The objective of this study was to determine if hemoconcentration occurs during cardiac arrest and cardiopulmonary resuscitation (CPR). The design was an animal model of cardiac arrest and CPR performed at a research institute using six mongrel dogs. After the induction of cardiac arrest, animals were subjected to 4 minutes of ventricular fibrillation followed by 20 minutes of CPR. Resuscitation was then achieved using countershocks, drugs, and intravenous fluids. Hemoglobin concentrations were obtained before arrest and every 5 minutes during CPR. An average peak increase in hemoglobin concentration of 21% was observed during CPR. Hemoconcentration occurs during cardiac arrest and CPR, and this may be a result of a shift in volume from the intravascular to the extra-vascular space.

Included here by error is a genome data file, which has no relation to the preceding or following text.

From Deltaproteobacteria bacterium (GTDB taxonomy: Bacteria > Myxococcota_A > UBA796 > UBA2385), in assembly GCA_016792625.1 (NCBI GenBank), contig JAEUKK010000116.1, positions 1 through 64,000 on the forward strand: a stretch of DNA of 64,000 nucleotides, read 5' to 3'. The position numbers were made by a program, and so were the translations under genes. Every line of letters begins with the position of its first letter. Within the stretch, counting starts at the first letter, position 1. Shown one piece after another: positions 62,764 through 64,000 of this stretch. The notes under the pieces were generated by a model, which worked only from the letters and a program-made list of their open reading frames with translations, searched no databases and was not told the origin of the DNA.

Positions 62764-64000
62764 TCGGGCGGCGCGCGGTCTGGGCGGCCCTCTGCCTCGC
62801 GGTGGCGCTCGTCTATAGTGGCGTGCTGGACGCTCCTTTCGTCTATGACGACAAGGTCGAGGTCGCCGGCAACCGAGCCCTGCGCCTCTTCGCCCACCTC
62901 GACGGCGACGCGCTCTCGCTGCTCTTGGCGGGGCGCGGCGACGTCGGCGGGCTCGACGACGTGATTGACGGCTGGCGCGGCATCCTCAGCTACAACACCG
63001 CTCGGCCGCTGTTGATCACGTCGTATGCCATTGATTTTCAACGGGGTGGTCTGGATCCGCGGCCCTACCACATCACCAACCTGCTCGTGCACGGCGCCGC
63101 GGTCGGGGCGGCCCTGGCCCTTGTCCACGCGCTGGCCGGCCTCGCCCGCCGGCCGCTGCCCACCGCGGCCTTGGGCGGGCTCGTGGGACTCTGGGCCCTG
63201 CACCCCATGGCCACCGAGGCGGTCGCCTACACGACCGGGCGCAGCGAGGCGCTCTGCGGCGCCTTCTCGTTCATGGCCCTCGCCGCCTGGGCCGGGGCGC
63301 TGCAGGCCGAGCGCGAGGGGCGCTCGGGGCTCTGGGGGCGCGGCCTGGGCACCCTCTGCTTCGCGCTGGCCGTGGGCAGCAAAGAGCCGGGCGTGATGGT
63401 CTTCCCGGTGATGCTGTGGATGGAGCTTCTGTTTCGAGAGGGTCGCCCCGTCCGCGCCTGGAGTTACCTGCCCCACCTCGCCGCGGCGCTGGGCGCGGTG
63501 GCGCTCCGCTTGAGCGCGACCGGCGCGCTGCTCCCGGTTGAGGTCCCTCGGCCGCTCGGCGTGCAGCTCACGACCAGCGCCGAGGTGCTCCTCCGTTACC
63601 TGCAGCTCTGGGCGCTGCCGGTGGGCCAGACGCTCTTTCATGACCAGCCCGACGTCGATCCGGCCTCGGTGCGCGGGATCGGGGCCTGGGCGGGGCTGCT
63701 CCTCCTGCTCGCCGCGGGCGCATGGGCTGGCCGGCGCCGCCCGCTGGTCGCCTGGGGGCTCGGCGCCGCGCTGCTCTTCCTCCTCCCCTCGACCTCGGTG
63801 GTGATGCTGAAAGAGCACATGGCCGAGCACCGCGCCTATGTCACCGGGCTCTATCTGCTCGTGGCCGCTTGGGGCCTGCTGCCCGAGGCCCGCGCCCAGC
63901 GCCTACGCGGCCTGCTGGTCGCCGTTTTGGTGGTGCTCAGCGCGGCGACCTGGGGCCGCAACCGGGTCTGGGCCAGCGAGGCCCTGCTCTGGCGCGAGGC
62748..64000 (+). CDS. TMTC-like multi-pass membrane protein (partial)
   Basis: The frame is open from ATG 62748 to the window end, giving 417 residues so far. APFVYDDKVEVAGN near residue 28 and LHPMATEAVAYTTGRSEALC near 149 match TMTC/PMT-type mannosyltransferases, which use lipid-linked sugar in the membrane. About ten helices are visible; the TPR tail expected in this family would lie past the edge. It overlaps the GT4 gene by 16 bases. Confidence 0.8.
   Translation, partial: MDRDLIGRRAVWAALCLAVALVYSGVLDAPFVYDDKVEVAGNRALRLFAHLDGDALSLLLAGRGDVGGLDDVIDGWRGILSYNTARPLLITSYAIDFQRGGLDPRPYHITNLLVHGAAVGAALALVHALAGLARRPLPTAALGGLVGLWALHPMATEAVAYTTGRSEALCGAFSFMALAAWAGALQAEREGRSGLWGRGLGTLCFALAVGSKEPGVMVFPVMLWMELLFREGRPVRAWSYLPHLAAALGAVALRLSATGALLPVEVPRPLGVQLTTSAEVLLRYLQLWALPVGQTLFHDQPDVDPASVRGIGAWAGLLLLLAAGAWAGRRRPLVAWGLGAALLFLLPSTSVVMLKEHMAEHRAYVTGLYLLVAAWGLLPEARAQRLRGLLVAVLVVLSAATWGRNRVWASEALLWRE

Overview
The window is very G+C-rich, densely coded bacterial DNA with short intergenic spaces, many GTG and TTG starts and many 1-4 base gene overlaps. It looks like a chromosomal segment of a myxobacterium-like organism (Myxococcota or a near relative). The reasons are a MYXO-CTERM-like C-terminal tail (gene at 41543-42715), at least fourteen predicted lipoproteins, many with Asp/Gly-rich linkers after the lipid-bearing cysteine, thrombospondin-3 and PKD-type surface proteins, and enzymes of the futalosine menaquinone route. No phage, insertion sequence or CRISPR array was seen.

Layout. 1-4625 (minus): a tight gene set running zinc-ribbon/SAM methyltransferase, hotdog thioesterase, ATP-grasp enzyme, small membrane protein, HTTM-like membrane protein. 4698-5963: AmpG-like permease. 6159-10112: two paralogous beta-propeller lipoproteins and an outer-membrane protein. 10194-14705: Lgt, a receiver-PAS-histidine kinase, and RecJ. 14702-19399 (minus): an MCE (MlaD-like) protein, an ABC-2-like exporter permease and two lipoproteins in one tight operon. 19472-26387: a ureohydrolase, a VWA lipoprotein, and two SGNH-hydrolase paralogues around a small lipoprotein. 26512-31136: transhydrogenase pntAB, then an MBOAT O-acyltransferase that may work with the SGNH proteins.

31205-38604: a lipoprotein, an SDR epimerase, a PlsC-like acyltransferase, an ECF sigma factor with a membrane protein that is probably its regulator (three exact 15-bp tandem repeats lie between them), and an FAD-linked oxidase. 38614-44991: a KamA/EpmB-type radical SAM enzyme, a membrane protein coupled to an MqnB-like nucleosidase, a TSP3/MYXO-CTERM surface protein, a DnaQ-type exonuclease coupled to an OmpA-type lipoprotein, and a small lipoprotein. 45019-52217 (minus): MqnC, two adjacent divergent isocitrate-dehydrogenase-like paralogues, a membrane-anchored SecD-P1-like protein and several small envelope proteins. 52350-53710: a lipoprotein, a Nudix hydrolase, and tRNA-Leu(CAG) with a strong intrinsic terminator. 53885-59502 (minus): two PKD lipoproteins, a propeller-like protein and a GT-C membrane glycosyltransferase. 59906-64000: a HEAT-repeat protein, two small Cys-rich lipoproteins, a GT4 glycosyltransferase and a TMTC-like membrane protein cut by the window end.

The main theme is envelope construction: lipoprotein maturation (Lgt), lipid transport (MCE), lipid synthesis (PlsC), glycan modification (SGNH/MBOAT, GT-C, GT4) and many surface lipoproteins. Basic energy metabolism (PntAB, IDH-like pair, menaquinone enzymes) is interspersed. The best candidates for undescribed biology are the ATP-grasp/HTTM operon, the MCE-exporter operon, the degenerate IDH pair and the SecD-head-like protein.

- Cardiac arrest
- cardiopulmonary resuscitation
- water-electrolyte balance
ASJC Scopus subject areas
- Emergency Medicine